NEW HAVEN, Conn. (WTNH) — You probably still have a face mask stuffed in your closet from the COVID-19 pandemic, but will it help protect you from the hazy air plaguing Connecticut skies this week?
Your cloth face mask is unlikely to help filter out wildfire smoke, according to a fact sheet from the Western States Pediatric Environmental Health Specialty Unit.
A medical face mask may offer some protection. However, the gaps between the mask and your face will still let bad air in. The mask can filter out about 20% to 30% of the smoke particles, according to the fact sheet.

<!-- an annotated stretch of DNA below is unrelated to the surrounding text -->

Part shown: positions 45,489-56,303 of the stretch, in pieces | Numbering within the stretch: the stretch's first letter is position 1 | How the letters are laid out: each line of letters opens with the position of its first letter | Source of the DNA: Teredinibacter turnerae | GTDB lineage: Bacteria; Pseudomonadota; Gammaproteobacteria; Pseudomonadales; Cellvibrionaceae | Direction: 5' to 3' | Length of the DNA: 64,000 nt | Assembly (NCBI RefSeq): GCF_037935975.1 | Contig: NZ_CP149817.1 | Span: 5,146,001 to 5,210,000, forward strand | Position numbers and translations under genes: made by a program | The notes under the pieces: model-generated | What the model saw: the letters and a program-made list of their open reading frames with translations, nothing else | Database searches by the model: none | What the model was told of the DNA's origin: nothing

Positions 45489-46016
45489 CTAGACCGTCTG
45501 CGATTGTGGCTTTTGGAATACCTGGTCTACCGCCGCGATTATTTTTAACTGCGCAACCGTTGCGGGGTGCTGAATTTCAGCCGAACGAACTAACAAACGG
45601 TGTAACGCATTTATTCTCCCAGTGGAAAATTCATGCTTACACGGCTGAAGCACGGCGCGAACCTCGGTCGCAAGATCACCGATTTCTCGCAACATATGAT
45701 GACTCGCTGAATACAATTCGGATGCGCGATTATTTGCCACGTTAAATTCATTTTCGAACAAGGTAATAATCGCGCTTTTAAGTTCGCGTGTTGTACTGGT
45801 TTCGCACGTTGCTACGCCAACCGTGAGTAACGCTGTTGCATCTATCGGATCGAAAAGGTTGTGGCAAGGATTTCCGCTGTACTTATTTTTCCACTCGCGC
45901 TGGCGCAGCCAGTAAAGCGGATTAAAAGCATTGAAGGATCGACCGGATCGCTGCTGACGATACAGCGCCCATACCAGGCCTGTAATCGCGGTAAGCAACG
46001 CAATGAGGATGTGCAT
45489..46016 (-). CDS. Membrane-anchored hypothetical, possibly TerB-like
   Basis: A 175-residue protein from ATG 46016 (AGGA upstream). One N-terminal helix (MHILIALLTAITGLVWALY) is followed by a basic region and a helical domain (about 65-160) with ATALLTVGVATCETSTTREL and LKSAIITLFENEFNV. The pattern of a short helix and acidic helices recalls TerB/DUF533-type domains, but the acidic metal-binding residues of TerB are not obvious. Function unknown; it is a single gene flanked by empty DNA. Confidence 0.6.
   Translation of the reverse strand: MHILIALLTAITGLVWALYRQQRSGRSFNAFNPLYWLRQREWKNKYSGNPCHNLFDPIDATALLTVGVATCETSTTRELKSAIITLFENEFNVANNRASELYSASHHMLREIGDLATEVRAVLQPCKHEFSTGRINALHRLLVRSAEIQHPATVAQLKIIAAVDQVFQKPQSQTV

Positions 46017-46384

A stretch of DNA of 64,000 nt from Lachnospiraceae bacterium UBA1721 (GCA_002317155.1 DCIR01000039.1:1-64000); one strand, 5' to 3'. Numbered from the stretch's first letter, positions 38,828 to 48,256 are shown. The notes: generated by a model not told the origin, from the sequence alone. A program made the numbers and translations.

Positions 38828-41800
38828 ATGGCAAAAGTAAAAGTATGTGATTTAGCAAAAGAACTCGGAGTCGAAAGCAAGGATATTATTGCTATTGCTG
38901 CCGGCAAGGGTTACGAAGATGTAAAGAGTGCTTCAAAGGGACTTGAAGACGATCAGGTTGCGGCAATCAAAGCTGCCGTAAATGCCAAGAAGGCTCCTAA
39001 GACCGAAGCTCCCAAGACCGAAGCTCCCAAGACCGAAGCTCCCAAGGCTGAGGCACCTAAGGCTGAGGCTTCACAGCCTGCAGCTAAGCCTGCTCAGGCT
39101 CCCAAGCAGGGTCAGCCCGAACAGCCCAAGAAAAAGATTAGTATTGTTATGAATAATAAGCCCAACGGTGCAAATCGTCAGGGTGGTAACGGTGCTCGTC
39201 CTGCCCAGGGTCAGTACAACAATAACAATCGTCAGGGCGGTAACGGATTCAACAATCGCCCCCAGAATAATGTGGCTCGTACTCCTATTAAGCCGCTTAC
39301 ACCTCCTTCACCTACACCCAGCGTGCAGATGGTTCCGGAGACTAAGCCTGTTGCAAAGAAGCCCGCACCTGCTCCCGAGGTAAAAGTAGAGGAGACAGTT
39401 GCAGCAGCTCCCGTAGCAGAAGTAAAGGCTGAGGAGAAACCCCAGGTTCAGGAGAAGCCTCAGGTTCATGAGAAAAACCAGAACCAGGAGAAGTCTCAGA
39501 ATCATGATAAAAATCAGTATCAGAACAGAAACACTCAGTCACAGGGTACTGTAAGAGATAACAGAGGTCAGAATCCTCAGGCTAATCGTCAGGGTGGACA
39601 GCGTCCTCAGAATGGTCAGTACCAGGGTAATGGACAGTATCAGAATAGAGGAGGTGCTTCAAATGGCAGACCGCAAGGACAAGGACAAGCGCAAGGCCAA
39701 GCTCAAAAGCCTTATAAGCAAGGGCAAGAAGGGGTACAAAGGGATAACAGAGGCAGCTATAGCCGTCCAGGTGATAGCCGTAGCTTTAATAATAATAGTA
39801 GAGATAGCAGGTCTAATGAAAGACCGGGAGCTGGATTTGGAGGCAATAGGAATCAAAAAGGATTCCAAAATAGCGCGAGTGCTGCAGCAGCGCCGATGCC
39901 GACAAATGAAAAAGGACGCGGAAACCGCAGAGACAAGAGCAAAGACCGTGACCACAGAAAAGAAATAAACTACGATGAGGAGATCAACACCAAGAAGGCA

Your best option is to wear a respiratory mask, like a N95 or a P100 mask, according to the U.S. Environmental Protection Agency. Make sure that the mask is secure, and that it covers your nose and mouth.
The sight — and smell — of wildfire smoke has blown from more than a hundred wildfires raging in Canada. In addition to giving the air an orangish tint, it has also bumped air quality levels in the state up to unhealthy levels, according to the Connecticut Department of Energy and Environmental Protection.
Multiple cities throughout the state have issued advisories urging people to remain indoors and avoid outdoor activity. Those who have cardiopulmonary disease or are elderly are especially at risk.